30 March 2015

How do we define an "enemy"?

When considering the enlistment oath all of us took (or something similar) is as follows:
“I hereby declare, on oath, that I absolutely and entirely renounce and abjure all allegiance and fidelity to any foreign prince, potentate, state, or sovereignty of whom or which I have heretofore been a subject or citizen; that I will support and defend the Constitution and laws of the United States of America against all enemies, foreign and domestic; that I will bear true faith and allegiance to the same; that I will bear arms on behalf of the United States when required by the law; that I will perform noncombatant service in the Armed Forces of the United States when required by the law; that I will perform work of national importance under civilian direction when required by the law; and that I take this obligation freely without any mental reservation or purpose of evasion; so help me God.”

How does one define the term “enemy?”

Dictionary.com defines this term as such:
  • a person who feels hatred for, fosters harmful designs against, or engages in antagonistic activities against another; an adversary or opponent.
  • an armed foe; an opposing military force:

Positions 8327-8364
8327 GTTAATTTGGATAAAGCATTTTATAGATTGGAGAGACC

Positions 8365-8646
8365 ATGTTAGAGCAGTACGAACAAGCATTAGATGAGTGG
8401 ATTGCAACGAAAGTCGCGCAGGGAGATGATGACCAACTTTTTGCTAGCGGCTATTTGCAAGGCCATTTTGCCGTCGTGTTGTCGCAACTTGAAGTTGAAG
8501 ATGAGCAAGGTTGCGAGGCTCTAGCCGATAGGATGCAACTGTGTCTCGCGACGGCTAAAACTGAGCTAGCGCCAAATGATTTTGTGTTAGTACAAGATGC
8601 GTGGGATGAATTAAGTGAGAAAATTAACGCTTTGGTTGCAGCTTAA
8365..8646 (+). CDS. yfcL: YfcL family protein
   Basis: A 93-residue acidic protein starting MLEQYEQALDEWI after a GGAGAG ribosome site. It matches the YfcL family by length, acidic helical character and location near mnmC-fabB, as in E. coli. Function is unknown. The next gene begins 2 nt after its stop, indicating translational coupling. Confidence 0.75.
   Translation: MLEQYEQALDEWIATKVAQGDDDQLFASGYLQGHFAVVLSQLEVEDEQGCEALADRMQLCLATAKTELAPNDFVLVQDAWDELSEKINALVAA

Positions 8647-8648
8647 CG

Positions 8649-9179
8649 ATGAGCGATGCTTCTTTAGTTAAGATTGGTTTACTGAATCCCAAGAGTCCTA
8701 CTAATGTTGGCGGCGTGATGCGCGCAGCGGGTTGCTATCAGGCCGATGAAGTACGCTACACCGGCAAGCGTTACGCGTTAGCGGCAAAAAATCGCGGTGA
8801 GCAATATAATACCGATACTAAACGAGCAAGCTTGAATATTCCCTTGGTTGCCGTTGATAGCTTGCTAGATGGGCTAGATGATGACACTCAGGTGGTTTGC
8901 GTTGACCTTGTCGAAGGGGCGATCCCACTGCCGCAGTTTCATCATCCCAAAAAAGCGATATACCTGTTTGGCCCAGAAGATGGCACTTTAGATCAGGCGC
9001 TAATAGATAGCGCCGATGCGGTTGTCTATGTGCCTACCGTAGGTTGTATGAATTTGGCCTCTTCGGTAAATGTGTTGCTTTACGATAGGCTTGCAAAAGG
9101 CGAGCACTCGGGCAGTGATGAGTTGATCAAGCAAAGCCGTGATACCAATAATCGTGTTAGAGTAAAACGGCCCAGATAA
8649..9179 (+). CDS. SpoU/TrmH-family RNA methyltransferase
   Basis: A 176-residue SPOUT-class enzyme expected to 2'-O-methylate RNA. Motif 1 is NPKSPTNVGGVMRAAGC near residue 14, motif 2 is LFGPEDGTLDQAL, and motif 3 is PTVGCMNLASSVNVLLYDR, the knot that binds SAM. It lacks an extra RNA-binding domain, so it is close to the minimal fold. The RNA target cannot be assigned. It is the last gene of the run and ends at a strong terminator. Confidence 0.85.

• a hostile nation or state.
  • a citizen of such a state.
  • enemies, persons, nations, etc., that are hostile to one another:
  • something harmful or prejudicial
When following this basic definition, how do we specifically define the enemies that we have sworn to fight against? This is easily defined in such groups as ISIL and the Nazis, but what about the more subtle enemies? What about the domestic enemies?

Example 1: When police officers perform illegal searches that are against the Fourth Amendment of the Constitution we vowed to protect, are these officers by definition enemies that we must protect the country against?

Example 2: When Congress passes a law that counters the Constitution or that law ultimately means citizens are being harmed or having their rights taken away, are they considered an enemy that we must defend against?

Example 3: When groups such as “Anonymous” hack known hate groups such as the KKK to shut down their websites, are the hacking groups an enemy?

While this line is easy to draw with enemy combatants, where does this extend to non-violent actors that may be operating outside the parameters of the oath we took?

Comment below or start the conversation here and connect within the military community.

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